What Is Literacy?
Andrea A. Lunsford
Bread Loaf ~~July 28, 2014
Alvin Toffler predicts . . .
[In the future] “illiteracy will not be
defined by those who cannot read
and write, but by those who cannot
learn and relearn.”
(I say the future is TODAY!)
According to Stephen Apkon,
“[l]iteracy is the ability to express oneself in an effective
way through the text of the moment, the prevailing
mode of expression in a particular society. Literacy
follows language. To be literate . . is to be conversant in
the dominant expressive language and form of the age.
--The Age of the Image: Redefining Literacy in a
World of Screens (2013)
I agree with Apkon’s definition, but would add a
In today’s literacy, reading, writing, speaking, and listening are
Acts of literacy are deeply social and collaborative: to
communicate, as Apkon notes, means to commune
Literacy involves consuming and producing, receiving and
Storytelling is the universal literacy—in words, images, moving
pictures, and sounds.
And so . . . What is writing??
An epistemic technology
that creates and performs lines of thought within conceptual
that draws from and expands on conventions and genres
that uses signs and symbols, drawn from multiple sources
takes advantage of a full range of media
responds to others and other writing/reading
Children instinctively enact this definition of
writing early on
Meet Xinghe, just six years
old, living in Beijing, and
writing (in English) in
words, images, and sounds
Or consider these fifth graders at work
Meet Emma Zavala, student in Mr. Nitikman’s
Fifth Grade Class at Washington School in
Check out their accompanying Website at
Such texts are increasingly remixes or mashups—
and they’re not new
Consider Tom Phillips, who in 1966 set out on a quest: to find a used
book that cost no more than threepence and then to transform each
page using drawing, painting, collage, and cut-outs to make an entirely
new version. According to Phillips’s website, he “found . . . an 1892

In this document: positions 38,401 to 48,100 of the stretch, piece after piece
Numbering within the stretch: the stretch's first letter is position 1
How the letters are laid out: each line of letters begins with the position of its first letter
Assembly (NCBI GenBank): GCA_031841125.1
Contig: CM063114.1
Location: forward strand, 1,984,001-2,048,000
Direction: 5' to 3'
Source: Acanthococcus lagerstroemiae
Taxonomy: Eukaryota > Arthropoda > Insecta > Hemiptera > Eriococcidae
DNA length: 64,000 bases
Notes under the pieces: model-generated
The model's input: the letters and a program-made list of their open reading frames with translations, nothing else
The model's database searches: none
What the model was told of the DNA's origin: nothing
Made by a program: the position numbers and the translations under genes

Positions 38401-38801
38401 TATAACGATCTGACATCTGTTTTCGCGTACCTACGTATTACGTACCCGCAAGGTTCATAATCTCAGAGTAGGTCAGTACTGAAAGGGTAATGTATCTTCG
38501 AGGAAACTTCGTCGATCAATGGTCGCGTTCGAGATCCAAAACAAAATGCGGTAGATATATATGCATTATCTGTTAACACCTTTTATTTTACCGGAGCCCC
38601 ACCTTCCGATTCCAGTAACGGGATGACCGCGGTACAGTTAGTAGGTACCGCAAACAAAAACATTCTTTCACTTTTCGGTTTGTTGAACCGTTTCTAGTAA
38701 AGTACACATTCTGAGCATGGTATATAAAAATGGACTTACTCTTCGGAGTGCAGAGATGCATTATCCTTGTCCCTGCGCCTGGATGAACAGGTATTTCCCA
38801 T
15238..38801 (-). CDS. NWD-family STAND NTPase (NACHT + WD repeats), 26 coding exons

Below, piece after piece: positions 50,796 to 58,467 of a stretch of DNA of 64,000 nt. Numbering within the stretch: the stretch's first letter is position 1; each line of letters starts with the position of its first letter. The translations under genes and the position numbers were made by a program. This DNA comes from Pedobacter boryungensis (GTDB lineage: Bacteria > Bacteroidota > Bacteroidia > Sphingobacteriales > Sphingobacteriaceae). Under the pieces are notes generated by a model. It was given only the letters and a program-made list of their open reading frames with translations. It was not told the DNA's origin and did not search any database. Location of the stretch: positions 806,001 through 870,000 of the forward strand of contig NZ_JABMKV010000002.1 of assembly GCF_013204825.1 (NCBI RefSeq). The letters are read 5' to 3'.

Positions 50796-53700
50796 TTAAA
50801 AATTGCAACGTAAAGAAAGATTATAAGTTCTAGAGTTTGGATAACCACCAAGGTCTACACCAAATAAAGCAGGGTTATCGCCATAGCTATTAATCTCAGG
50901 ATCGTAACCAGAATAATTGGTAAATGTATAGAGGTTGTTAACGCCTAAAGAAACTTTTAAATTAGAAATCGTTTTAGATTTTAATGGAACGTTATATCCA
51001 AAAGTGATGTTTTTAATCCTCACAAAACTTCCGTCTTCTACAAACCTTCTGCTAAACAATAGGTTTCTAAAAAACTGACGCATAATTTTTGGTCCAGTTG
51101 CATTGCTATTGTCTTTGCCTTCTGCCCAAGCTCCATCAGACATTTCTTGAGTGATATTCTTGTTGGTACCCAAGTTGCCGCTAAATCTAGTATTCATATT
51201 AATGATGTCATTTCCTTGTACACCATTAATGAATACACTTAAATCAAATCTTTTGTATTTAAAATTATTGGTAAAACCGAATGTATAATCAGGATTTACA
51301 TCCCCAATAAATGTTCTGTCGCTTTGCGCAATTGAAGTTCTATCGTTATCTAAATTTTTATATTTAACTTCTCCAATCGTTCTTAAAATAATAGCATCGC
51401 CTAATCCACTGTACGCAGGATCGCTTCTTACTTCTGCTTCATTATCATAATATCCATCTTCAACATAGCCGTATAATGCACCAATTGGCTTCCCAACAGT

Victorian obscurity titled A Human Document by W.H Mallock and he
titled his altered book A Humument.” First published in 1973, there
have now been five editions. His work is now considered a classic
postmodern artist’s book.
Or the work of many other great students, like
Or to my students, some of whom have won
Stanford’s Lunsford Oral Presentation of
Joy Williams’ and Alice Cohen’s "Baba Iaga and the Pelican
Child" - An Electric Literature Single Sentence Animation
To sum up the argument I’m making
Literacy is active, participatory, and always adapting to new
circumstances, audiences, and media
Writing now includes image, sound, video, color—any tools
available to writer/authors.
Student writers want and need to create as well as to receive
As teachers, we must find ways to draw on the best of the old
literacy while engaging students in the best of the new.
a few recommended sources….
Stephen Apkon, The Age of the Image: Redefining Literacy in a World of Screens. NY:
Farrar Strauss, 2013.
Adam Banks, Digital Griots: African American Rhetoric in a Digital Age. Carbondale:
Jonathan Safran Foer, Tree of Codes. NY: Visual Editions, 2010.
Brett Gaylor, RiP: A Remix Manifesto. YouTube, 2008.
Henry Jenkins et al, Reading in a Participatory Culture: Remixing Moby Dick in the
English Classroom. NY: Teachers College P, 2013.
Lawrence Lessig, Remix. NY: Penguin, 2009.